Chinese Drills to become a new normal until Reunification

Revelations 6:3-4 “when he opened the second seal, I heard the second living creature say, “Come!” 4 And out came another horse, bright red. Its rider was permitted to take peace from the earth, so that people should slay one another, and he was given a great sword.

Important Takeaways:

  • New Chinese Drills Spark Fears Of Prolonged Squeeze On Taiwan
  • The Pentagon warns that China’s military actions are trying to intimidate Taiwan and the West and create a “new normal.”
  • “Drills like these will not stop and are expected to become routine until reunification, as the Chinese mainland shows its determination to push forward the reunification process after US House Speaker Nancy Pelosi’s provocative visit to the island last week that seriously violated China’s sovereignty and territorial integrity,” China’s Global Times stated Monday, citing “experts.” The outlet is directly tied to the Chinese Communist Party.
  • China’s Eastern Theatre Command said it would conduct joint drills focusing on anti-submarine and sea assault operations Reuters reported Monday.

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Thirty years after it fell, the Berlin Wall still divides Germans

Thirty years after it fell, the Berlin Wall still divides Germans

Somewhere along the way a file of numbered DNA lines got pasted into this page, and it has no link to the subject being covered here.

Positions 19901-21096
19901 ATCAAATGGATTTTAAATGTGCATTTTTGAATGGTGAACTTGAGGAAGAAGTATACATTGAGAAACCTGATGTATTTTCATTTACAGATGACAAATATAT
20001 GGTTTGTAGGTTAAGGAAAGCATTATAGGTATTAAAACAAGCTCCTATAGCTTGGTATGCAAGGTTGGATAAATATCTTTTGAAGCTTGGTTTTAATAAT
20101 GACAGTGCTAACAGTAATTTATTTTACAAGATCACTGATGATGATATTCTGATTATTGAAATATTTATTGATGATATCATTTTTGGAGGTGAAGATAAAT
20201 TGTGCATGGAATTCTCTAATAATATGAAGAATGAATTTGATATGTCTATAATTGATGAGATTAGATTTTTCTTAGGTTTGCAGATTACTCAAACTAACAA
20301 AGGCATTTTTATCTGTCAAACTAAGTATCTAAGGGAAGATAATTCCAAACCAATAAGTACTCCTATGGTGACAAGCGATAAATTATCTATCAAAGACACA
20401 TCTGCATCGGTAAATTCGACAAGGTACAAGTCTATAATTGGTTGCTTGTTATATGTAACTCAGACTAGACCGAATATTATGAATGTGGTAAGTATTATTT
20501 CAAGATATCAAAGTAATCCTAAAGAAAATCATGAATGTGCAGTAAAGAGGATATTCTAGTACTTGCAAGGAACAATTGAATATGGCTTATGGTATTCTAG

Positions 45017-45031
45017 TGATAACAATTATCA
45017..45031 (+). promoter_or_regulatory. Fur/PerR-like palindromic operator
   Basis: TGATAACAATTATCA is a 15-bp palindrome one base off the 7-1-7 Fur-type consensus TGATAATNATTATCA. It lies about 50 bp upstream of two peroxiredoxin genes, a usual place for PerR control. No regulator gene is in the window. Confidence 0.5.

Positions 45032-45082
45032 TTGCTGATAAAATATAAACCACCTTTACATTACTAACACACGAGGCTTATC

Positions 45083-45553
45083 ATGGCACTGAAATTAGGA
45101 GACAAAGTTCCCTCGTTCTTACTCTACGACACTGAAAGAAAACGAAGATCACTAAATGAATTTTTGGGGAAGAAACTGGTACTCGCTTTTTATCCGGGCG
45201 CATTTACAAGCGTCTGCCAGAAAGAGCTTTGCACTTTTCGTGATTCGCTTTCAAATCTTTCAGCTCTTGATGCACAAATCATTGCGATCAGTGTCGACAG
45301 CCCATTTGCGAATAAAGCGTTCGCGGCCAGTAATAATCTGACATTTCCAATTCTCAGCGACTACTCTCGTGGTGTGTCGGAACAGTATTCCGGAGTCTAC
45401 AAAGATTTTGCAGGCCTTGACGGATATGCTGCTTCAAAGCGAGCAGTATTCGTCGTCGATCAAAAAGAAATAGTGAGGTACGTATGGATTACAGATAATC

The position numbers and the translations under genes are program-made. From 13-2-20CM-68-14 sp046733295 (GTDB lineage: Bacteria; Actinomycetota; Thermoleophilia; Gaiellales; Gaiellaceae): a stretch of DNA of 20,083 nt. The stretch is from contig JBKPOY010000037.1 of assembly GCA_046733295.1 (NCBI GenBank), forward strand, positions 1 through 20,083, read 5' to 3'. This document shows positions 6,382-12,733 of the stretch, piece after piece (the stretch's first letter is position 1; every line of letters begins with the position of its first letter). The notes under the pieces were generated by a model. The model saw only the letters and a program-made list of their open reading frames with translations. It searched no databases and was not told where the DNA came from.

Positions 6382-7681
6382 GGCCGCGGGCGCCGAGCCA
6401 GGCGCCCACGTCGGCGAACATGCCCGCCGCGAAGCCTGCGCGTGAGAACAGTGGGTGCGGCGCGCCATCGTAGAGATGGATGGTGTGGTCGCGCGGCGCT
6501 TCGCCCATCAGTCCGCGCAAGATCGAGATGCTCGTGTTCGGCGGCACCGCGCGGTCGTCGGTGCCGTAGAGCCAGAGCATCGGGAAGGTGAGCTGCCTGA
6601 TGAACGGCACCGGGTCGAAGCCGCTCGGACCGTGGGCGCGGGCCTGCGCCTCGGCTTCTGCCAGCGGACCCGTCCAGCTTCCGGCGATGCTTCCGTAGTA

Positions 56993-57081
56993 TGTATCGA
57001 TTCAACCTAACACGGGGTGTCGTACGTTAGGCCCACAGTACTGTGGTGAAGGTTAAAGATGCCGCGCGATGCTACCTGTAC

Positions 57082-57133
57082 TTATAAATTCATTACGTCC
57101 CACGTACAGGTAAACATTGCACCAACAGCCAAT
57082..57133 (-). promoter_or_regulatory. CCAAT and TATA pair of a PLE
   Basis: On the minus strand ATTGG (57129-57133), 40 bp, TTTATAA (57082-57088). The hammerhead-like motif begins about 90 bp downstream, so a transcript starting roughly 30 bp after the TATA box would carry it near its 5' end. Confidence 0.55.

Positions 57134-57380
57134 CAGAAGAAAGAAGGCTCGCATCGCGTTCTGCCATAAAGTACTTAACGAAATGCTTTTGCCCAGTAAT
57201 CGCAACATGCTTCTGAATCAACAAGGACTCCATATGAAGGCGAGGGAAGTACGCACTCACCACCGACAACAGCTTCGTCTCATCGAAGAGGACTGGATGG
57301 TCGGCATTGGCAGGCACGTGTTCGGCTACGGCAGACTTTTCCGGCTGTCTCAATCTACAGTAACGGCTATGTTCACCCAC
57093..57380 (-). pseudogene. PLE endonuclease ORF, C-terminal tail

By Paul Carrel

LEIPZIG, Germany (Reuters) – When Matthias Rudolph joined political protests in Leipzig in 1989, he wanted to change the Communist German Democratic Republic. Thirty years on, he enjoys the freedoms the fall of the Berlin Wall brought, but is not entirely happy either.

Like many Germans in the former East, Rudolph, 55, laments the way reunification unfolded – “there wasn’t a new start” – and describes a divided society today that he believes drives some disaffected easterners toward political extremism.

“I didn’t want to do away with the GDR but rather to reform it,” said Rudolph, who was spied on by a colleague and detained for protesting as East Germany limped into its final months. “Personally, I wanted a different GDR, a more democratic GDR.”

The Leipzig protests are widely seen as the beginning of the end of the GDR. Yet, almost 30 years after the Berlin Wall fell on Nov. 9, 1989, a psychological divide remains between east and west: easterners still feel they came off second best.

“There was no reset,” said Rudolph, who complained that reunification was a missed opportunity to remake Germany with a new constitution.

“For west Germans, nothing changed other than post codes. For east Germans, everything changed,” the energy company employee added.

For west Berlin resident Angelika Bondick, 63, whose flat looks over the former Bernauer Strasse checkpoint, the fall of the Wall brought more tourists but no major upheaval. In GDR times, she regularly visited family in the East anyway.

If the dismantling of the Wall signaled the end of the Cold War, it also opened up new routes to walk her dog.

“It’s nice that we can walk in whichever direction we want now,” she told Reuters from her balcony.

The East has endured far more upheaval.